Land Rover Range Rover Sport 4x4 full 9 point review
There are a couple of V6 diesel models, and it’s worth going for the more powerful of these (which is badged SDV6), because it’s significantly smoother and stronger. That said, it still doesn’t have the outright performance of similarly priced rivals, such as the Porsche Cayenne S diesel and BMW X5 M50d. V8 petrol and diesel versions are also available, and these are genuinely fast.
Ride & Handling
If you want this Range Rover to live up to its ‘Sport’ badge, you have to specify a model with the Dynamic Pack. This makes it feel very agile for such a tall, heavy car, but most SUV buyers see comfort as more important, and it’s here that lesser Sports are better. Even on 21-inch alloys they do a good job of smothering urban bumps and potholes. Things are even more impressive on the motorway, where the Sport lopes along relaxingly and feels incredibly stable.
The Range Rover Sport is a hushed cruiser that’s brilliant at shutting out wind and road noise. You have to work the entry-level TDV6 diesel engine quite a bit harder than the SDV6, though, which has a knock-on effect on refinement. The V8 diesel, by contrast, makes a lovely burbling noise that wouldn’t be out of place in a V8 petrol car. The standard eight-speed automatic gearbox is generally smooth, although it can get caught out when you need a sudden burst of acceleration.
Buying & Owning
The Range Rover Sport sits at the more expensive end of the SUV market, but it should hold its value well and running costs are comparable with rivals’. Our True MPG test shows that the SDV6 should average 31.5mpg in real-world driving – almost exactly the same as the V8 diesel version of the Porsche Cayenne. The TDV6 should manage 35.4mpg, which is more than the equivalent version of the Porsche.
Quality & Reliability
Cabin quality has long been one of Range Rover’s strongest suits, and the Sport delivers convincingly here. Every surface and switch feels classy, while electronic instrument dials – borrowed from the regular Range Rover – lend a modern twist to an otherwise stately driver environment. Land Rover has traditionally performed poorly in reliability surveys, though, and some of the Sports we’ve tested have had problems.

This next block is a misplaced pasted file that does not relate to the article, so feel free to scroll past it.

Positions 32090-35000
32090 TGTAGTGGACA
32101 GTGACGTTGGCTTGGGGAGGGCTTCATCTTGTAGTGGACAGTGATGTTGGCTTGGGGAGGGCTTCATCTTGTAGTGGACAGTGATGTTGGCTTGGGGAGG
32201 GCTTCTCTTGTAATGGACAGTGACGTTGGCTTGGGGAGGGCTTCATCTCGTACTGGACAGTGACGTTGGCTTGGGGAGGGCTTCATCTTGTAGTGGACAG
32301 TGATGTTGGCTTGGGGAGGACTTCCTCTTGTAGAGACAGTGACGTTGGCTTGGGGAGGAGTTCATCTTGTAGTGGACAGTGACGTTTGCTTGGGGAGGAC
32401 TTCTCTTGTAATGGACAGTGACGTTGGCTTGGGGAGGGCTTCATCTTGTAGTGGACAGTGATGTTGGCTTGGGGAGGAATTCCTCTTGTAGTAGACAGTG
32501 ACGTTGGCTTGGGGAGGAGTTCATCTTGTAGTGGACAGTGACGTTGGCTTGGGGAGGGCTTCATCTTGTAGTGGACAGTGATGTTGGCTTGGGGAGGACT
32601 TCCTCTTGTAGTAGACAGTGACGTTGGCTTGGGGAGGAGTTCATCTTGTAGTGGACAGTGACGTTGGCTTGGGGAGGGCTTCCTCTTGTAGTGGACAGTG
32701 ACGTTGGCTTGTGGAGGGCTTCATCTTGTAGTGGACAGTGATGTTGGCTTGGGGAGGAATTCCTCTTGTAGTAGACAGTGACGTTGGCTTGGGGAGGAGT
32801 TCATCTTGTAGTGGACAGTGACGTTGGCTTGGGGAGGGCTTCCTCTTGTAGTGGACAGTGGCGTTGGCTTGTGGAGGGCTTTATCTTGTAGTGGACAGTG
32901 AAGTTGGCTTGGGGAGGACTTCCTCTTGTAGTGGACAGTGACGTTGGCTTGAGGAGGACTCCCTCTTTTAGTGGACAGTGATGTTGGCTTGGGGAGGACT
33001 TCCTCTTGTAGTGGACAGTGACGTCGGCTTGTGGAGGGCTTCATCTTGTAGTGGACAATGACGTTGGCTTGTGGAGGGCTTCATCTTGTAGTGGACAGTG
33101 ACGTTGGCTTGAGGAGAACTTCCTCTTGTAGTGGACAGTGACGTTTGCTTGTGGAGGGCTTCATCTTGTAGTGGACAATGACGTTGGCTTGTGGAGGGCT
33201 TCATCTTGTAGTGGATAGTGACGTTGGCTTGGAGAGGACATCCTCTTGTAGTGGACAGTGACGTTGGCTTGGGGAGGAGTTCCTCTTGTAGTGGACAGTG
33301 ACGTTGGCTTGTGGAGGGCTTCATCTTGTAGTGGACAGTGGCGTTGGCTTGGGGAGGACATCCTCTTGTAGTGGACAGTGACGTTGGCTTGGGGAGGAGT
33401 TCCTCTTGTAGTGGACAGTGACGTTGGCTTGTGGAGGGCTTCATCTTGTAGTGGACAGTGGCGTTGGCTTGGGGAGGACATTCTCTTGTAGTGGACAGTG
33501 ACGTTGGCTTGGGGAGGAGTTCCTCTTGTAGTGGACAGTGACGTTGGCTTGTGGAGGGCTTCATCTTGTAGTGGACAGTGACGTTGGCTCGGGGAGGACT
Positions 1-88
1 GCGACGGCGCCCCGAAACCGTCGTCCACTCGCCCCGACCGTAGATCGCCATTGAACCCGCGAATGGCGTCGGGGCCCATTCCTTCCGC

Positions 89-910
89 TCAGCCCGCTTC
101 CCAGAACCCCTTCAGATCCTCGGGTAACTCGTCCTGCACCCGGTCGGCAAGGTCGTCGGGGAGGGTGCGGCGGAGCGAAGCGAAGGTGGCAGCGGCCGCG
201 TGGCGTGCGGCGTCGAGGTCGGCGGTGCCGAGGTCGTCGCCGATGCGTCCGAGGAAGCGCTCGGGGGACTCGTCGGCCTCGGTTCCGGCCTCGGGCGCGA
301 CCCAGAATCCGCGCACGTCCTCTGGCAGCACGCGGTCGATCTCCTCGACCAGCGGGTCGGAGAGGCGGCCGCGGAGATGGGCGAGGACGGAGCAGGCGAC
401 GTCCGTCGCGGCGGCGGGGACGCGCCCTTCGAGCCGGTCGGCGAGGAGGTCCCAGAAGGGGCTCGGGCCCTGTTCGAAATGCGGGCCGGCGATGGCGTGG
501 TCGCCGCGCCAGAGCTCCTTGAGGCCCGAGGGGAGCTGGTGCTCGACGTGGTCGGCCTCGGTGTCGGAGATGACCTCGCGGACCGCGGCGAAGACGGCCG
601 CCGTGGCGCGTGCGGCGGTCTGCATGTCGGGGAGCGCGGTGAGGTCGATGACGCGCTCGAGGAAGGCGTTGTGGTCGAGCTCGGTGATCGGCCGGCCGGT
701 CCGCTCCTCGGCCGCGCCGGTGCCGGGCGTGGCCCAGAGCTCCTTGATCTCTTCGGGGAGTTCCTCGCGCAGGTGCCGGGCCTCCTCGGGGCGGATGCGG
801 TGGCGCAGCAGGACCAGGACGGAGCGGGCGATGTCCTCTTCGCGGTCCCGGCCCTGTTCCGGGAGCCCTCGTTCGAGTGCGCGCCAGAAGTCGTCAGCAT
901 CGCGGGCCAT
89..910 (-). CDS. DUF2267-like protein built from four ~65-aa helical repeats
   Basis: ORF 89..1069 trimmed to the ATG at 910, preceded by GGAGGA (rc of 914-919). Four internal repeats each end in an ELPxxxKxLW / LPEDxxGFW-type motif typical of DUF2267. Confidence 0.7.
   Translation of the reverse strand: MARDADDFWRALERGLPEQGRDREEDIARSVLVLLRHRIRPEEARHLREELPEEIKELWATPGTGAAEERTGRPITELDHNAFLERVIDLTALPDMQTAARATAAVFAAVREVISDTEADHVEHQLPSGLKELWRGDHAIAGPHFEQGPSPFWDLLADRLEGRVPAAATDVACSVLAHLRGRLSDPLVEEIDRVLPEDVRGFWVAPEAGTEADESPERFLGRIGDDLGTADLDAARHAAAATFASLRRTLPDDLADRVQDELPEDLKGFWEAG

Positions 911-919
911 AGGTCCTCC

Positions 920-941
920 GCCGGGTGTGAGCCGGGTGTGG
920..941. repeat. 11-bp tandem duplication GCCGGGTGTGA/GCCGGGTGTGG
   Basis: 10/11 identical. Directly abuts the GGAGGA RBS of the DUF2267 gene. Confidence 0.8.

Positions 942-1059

Safety & Security
Every Range Rover Sport comes with a stability control system that incorporates roll stability and trailer stability control. It’s a little disappointing that there are just six airbags, though, and that the window airbags don’t protect those in the third row. Deadlocks, locking wheel nuts and an alarm are all included.
Behind The Wheel
The driving environment is pretty much perfect. Not only are the seats incredibly comfortable, but the pedals line up nicely with the steering wheel and all-round visibility is excellent. The one disappointment is the touch-screen infotainment system. It looks smart but is frustrating to use, partly because it takes a while to respond to commands, but mainly because the menus are confusingly laid out.
Space & Practicality
The Sport has no more rear leg- or headroom than rivals such as the Porsche Cayenne, but its wider cabin means five people can travel more comfortably. Better still, Land Rover will let you specify a third row of seats, enabling you to carry up to seven people. These fold down into the boot floor electrically when not needed. However, the Sport does miss out on the regular Range Rover’s handy split tailgate.
Entry-level SE trim is available only with the TDV6 engine, but even this gives you a leather interior, sat-nav, rear parking sensors, xenon headlights, a DAB radio and laminated side windows. The only disappointment is that you have to pay extra for electrically adjustable seats. You get these with HSE trim (our favourite, and the starting point for the SDV6 engine), which also brings keyless entry, a reversing camera, front parking sensors and heated rear seats.